Pacific halibut fishery begins March 11

Longline pot gear authorized in IFQ sablefish fishery, with halibut retention required

Commercial fishing for Pacific cod opens on March 11 for the 31.4 million pound halibut catch recommended in January by the International Pacific Halibut Commission, a boost of 5 percent over last year.

Alaska’s total halibut catch was set at 22.73 million pounds, up 1.19 million pounds from 2016, for the season continuing through Nov. 7.

There had been some industry concern that with the 60-day freeze imposed by the Trump administration on all new and pending regulations that the State Department and Commerce Department would be delayed in approving the 2017 fishery, but then the Alaska Region of NOAA Fisheries announced on March 3 that the commercial fishery would begin as planned.

Industry insiders gave much credit to two women in the catch share branch of NOAA’s Alaska Region office who spent hours working on the regulations sent on to Washington D.C. for approval. They are Rachel Baker, catch share branch chief, and Julie Scheurer, coordinator for charter halibut management and recreational fishing.

Included with the new regulations is one authorizing longline pot gear as legal gear for the commercial halibut fishery in Alaska when NOAA Fisheries regulations permit use of this gear in the individual quota share sablefish fishery. Vessels using longline pot gear to harvest IFQ sablefish in the Gulf will be required to retain halibut consistent with IPHC regulations and NOAA Fisheries regulations.

The use of longline pot gear as legal gear for the commercial halibut fishery in Alaska was authorized by the IPHC at its 2016 annual meeting.

The regulations include an IPHC approved proposal requiring that all commercial Pacific halibut be landed and weighed with their heads attached for data reporting purposes, with head-on halibut subject to a 32-inch minimum size limit. The only exception is for vessels that freeze halibut at sea. Those vessels may deliver frozen, head-off halibut shoreside with a 24-inch minimum size limit.

The 2017 measures clarify that it is prohibited to retain Pacific halibut on a commercial vessel in excess of the total amount of unharvested quota that is currently held by all permit holders aboard the vessel for the area in which the vessel is fishing, unless the vessel has a National Marine Fisheries Service-certified observer on board and maintains a daily fishing lob in compliance with NOAA Fisheries regulations.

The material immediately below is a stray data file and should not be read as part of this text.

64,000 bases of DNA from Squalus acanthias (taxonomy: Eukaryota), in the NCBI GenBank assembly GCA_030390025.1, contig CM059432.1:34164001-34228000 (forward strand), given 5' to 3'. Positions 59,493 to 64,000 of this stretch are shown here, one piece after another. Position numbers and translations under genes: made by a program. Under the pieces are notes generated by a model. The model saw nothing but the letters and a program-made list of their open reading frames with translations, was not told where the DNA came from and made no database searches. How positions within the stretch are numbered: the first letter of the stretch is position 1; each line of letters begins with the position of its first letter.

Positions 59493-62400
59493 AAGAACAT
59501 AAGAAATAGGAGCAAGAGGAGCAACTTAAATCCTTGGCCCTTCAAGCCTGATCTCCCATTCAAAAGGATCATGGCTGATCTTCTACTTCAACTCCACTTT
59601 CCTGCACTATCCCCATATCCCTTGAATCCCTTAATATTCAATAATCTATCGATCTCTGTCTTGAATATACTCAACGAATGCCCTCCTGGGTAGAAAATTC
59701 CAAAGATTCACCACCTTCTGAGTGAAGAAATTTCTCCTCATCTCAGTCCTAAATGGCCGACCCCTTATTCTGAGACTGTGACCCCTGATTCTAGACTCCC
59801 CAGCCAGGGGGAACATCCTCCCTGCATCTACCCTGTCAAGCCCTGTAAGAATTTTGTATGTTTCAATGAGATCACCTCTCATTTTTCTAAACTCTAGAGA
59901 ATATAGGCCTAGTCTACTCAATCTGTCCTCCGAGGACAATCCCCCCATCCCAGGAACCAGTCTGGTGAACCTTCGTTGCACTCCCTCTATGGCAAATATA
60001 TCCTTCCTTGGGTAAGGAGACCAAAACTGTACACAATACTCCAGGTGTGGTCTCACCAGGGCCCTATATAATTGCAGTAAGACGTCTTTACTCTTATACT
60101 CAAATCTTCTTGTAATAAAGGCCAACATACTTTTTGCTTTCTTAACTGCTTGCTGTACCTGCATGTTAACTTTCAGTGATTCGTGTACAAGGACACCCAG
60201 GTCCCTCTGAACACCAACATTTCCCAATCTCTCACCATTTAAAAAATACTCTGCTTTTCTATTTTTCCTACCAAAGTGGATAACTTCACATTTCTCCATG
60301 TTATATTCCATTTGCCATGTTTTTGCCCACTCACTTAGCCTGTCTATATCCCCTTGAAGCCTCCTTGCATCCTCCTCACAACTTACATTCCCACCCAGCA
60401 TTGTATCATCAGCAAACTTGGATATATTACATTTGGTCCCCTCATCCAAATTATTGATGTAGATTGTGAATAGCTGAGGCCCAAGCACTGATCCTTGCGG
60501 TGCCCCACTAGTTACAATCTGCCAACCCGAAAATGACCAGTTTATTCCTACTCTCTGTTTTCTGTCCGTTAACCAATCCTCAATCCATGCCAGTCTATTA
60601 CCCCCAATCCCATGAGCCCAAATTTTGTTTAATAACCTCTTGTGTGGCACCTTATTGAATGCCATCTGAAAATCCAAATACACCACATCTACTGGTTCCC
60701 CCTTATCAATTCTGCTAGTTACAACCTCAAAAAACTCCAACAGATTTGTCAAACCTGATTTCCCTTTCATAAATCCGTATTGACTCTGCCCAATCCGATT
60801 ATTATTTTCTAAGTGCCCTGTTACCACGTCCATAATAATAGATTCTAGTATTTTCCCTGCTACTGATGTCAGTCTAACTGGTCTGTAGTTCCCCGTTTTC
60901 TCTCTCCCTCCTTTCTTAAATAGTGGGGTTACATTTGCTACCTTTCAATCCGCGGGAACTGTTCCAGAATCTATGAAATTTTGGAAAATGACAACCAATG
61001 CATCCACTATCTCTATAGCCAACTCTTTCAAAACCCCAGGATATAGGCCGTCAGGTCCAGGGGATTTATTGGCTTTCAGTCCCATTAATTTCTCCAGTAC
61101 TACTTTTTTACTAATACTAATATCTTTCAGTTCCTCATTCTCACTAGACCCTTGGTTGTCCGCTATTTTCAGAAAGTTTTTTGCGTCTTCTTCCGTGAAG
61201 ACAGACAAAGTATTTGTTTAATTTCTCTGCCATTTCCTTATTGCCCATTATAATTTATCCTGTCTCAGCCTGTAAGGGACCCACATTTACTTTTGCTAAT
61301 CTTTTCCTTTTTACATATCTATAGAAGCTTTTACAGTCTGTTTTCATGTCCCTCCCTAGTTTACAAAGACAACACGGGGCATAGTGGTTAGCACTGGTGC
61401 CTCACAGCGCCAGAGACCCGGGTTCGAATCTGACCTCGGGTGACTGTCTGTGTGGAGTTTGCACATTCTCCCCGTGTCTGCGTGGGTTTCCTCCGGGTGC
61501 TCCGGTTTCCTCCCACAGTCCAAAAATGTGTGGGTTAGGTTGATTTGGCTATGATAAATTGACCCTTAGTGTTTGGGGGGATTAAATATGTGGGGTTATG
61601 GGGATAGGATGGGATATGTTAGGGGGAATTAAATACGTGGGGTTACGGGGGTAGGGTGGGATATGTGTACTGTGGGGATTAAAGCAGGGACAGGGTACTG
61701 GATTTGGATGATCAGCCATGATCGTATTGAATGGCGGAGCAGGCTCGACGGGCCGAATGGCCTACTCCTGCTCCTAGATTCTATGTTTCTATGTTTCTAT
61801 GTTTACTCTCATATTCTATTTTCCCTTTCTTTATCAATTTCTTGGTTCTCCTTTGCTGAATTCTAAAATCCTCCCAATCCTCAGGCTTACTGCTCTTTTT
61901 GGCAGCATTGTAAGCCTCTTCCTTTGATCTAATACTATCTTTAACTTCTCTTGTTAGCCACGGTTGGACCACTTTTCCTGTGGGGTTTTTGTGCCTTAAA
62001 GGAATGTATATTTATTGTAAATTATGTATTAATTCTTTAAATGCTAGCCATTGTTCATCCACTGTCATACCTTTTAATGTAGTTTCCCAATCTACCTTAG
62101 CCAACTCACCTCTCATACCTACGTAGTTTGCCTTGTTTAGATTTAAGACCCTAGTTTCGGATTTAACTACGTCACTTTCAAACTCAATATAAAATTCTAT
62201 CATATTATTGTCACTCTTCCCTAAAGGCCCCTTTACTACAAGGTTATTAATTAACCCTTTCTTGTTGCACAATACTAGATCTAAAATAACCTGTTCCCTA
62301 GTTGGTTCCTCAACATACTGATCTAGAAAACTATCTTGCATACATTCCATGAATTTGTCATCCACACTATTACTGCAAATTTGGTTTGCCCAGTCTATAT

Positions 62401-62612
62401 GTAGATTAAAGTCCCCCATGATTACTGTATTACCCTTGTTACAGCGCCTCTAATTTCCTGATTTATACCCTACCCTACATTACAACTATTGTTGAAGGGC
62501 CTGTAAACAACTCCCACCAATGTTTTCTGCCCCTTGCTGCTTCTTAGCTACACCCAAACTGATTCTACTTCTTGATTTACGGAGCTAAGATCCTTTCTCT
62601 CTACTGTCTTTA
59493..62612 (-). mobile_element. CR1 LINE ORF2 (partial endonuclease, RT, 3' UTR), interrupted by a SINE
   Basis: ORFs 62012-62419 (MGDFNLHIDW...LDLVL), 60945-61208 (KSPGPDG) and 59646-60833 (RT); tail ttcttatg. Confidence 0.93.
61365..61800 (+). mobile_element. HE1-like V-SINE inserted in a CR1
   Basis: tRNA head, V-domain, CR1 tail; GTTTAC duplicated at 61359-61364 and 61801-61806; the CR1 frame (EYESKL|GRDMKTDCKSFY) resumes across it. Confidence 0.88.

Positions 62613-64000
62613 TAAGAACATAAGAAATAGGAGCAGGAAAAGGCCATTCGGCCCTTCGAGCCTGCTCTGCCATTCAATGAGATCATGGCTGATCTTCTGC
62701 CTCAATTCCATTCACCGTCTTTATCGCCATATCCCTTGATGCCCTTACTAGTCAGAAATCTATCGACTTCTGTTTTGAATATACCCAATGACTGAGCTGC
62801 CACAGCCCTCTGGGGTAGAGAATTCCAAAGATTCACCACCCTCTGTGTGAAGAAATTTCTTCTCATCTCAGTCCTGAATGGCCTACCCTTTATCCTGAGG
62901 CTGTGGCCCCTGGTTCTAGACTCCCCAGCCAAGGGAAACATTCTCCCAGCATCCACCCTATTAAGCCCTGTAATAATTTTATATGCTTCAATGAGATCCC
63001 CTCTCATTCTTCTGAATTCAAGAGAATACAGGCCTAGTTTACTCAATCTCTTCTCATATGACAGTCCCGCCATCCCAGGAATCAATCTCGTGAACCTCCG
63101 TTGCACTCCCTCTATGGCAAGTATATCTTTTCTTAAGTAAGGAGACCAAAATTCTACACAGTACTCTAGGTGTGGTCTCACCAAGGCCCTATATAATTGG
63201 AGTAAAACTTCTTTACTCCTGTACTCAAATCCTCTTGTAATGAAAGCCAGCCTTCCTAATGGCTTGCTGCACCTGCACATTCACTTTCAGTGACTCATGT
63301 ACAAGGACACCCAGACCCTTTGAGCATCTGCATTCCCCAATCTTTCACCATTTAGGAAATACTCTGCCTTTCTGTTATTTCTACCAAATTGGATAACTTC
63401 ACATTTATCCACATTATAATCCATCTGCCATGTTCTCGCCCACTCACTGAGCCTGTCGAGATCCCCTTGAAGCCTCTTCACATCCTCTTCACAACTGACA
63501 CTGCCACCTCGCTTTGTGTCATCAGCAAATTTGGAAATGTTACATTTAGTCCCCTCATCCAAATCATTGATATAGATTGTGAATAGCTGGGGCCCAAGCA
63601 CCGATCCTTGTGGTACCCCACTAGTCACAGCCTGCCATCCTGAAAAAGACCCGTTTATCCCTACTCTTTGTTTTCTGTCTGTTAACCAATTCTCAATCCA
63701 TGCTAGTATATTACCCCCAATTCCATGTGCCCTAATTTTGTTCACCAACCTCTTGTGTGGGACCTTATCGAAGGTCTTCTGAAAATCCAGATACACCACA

In Area 2C, Southeast Alaska, the combined commercial and guided sport catch limit was set at 5,250,000 pounds.

The charter fishery in Area 2C was given a one-fish daily bag limit with a “reverse slot limit.” Charter anglers may only keep a halibut that is less than or equal to 44 inches or greater than or equal to 80 inches in length. The carcasses of any halibut filleted at sea must be retained onboard until landing.

In Area 3A, Southcentral Alaska, the combined commercial and guided sport catch limit was set at10 million pounds.

Charter vessels were allocated a two-fish daily bag limit: one of any size and one no more than 28 inches total length.

Charter vessel anglers are being limited to harvesting no more than four halibut on charter vessel fishing trips in Area 3A in 2018, and these halibut must be reported on the angler’s harvest record.

The charter vessel limit is one trip per calendar day on which halibut are harvested.

No individuals may catch and retain halibut on a charter vessel in Area 3A on three Tuesday closures: July 18, July 25, and Aug. 1.

If halibut are filleted at sea in Area 3A, carcasses of halibut less than or equal to 28 inches must be retained onboard until landing.

Unguided sport anglers in Alaska will continue to have a daily bag limit of two fish of any size per person per day.

Permit holders can access and download copies of their permits online at Please contact Restricted Access Management (RAM) for assistance at 907-586-7202 or 1-800-304-4846.

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Margaret Bauman is a veteran Alaska journalist focused on covering fisheries and environmental issues. Bauman has been writing for The Cordova Times since 2010. You can reach her at